Interestingly, the AA meetings, in our area, are full of people with long term sobriety, who are on MAT but fail to share out of a sense of fear of judgment. The NA mtgs. refuse to allow patients on bupe to share, greet, make the cake or participate in any way as they are, still, defined as “not clean”. It’s a younger crowd and they have a tendency to have shorter sobriety and have, apparently, missed some of the tenets of humility and acceptance. Encouragingly, many of the sober livings are beginning to allow patients to be admitted with buprenorphine.
    With time and the mandates that are coming down in the future, I suspect that we will see more programs begin to accept science as an adjunct to recovery and not the enemy.
    Our biggest problem, is patient brokering, selling urine to toxicology labs, call centers staffed with untrained people and the ultimate oxymoron—NON-MEDICAL DETOX or social model detox. Patients are dying and experiencing life threatening events, on a regular basis as the state lacks the resources to mandate that these facilities don’t use medications or treat patients that need psychiatric, medical or withdrawal medical care.


  2. Posted by Andrew angelos on April 25, 2016 at 10:27 am

    It’s uplifting to know that medical professionals are having these discussions. Personally I believe that bupe is the key ingredient here. I’m my personal case, I’m unable to get treatment from doctors because of the health care situation here in California. I buy my subs from other people that are in programs now and have for over a year. This has forced me to taper to a dose that is within my financial reach. I pay about 25 dollars per 8 mg strip. “(About 4 mg a day. )”this brings my cost to about 12.50 a day which is about what I spend on tobacco and caffeine. I have no professional medical treatment on bupe yet I’m stable I have a job just got a much better job in fact. The stress of not knowing if I’ll be able to get more is sometimes almost unbearable. I go to psychotherapy monthly and my therapist knows about my situation. She’s actually the therapist from my old sub program. I’d prefer to be under medical observation but honestly the weekly and monthly visits wouldn’t work with my work schedule anyway and id be hard pressed to find a doctor that would be willing to do every other month. To me bupe is a wonder drug for people who have outgrown their addiction to opiates. There’s so many people out there that wish the could quit but physically can’t and mentally won’t. That said I wouldn’t doubt if in twenty years there will be a new drug that’s meant to get us off suboxone.


  3. As always, I appreciate all your input on MAT and what other practitioners are doing…Has there been any talk about raising the limit to 200 patients instead of 100 patients and who will be able to qualify for this increase? The thing that bothers me about more restrictions to treatment is that when I received my Suboxone DEA number back in 2003, it was meant so that PCP’s could treat patients in their office. Now it seems that the increase in numbers may be restricted to only certain health professionals regardless of the number of years and experience they have treating these patients. Any feedback on this issue?? In my community young people are dying daily from heroin addiction and I have a full Suboxone panel. Treatment does save lives so what are we waiting for?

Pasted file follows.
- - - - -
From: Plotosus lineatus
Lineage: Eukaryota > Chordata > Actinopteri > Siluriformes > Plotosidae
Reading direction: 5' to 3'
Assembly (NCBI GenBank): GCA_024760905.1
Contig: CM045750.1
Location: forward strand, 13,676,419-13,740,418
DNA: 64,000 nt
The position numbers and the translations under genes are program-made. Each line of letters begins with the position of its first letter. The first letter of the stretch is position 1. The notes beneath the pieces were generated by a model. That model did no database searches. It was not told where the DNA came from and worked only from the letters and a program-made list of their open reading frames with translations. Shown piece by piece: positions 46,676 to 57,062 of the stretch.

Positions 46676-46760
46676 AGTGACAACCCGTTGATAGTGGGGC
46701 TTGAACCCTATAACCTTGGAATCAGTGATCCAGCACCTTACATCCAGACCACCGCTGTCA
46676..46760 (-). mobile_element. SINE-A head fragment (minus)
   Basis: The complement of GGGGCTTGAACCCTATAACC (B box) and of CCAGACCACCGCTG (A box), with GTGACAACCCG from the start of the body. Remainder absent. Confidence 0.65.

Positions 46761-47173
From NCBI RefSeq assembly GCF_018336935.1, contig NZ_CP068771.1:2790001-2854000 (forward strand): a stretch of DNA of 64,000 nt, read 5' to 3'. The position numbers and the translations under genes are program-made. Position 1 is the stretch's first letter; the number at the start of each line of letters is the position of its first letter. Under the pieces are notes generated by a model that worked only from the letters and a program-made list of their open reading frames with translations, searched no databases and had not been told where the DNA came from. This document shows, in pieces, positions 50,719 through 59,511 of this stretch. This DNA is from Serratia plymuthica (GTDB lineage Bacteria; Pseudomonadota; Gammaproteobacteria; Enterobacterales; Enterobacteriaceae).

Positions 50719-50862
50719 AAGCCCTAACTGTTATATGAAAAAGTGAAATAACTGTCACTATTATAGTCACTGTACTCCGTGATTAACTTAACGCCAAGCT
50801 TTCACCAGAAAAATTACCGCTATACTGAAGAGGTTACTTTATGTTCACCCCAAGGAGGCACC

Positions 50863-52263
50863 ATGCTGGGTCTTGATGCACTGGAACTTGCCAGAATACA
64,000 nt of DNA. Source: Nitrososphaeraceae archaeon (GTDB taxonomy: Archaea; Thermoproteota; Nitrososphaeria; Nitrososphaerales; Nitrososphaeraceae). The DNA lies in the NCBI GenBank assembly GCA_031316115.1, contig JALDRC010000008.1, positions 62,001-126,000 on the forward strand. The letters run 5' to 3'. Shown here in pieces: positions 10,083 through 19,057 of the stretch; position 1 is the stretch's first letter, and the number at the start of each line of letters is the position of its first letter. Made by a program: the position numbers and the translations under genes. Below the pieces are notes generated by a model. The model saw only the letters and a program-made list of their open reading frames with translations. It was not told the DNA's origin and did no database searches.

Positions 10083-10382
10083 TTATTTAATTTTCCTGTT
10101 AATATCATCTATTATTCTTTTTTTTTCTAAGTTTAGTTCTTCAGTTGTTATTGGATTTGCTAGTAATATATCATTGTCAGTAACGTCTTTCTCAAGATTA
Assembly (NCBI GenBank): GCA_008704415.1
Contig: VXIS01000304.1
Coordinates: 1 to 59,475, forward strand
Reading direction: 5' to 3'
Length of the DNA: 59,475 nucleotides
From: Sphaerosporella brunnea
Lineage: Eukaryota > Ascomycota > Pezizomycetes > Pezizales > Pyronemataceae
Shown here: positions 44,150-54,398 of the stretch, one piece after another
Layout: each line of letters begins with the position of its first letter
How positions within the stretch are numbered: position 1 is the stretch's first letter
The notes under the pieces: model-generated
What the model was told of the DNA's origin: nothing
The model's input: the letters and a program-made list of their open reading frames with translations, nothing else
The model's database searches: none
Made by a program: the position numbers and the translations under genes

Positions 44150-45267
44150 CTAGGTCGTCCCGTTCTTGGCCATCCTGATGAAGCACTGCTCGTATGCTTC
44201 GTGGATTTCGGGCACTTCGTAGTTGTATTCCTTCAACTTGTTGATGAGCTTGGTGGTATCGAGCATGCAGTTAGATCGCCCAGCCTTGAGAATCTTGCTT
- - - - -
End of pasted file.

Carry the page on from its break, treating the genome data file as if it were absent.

• Yes. There is a proposed rule to allow some physicians to increase to 200 patients, but it comes with some conditions. For example, the physician must take third party insurance, must refer for counseling, must have electronic medical records, must re-apply periodically, must have a 100 patient limit for one year before going to 200patients, and other requirements.


      • When did CIGNA say the 10 year rule became effective? Since buprenorphine treatment is medication assisted recovery and is used for maintenance how can they cut you off? Something does not seem right here…I would fight it.

      • I think that you are right on with Reckitt-Benckiser’s motives and the circumstances that demanded a new formulation and/or structure. No need to reiterate your comments, as they were well expressed. I have chosen to stay on buprenorphine only (subutex) due to some studies that indicate the possibility of long term use of naloxone being linked to stressed livers. Already put this one through enough trauma.
        I can speak to the film and found it extremely easy to end up on my teeth, tongue or nose. Not the best absorption. Plain old generic buprenorphine has worked for the last 7 of 10 yrs. I am not a physician and don’t have any opinions about formularies and their superiority but I do run an outpatient clinic and we have found that patients do just as well on subutex. The DEA may not agree but I think that you may be right, they’ve all been sold a bill of goods.
        Regarding my problems with Cigna, I find that they just have very little knowledge, at the appeal level, about MAT, in general. Their written letter, to me, clearly stated that buprenorphine was only to be used as a detox med. for 3-5 days. Obviously, since I was at the appeals level, I was, already complaining about their stringent oversight. Later, they made the same statement, but referred to the medication as suboxone. I think that it comes down to a lack of understanding and an attempt to get their arms around detox in general. Unfortunately MAT and detox, are really different clinical efforts. With our patients, we are focusing on stabilization and recovery. I am in recovery, attending my meetings because I’ve found the ones that I love.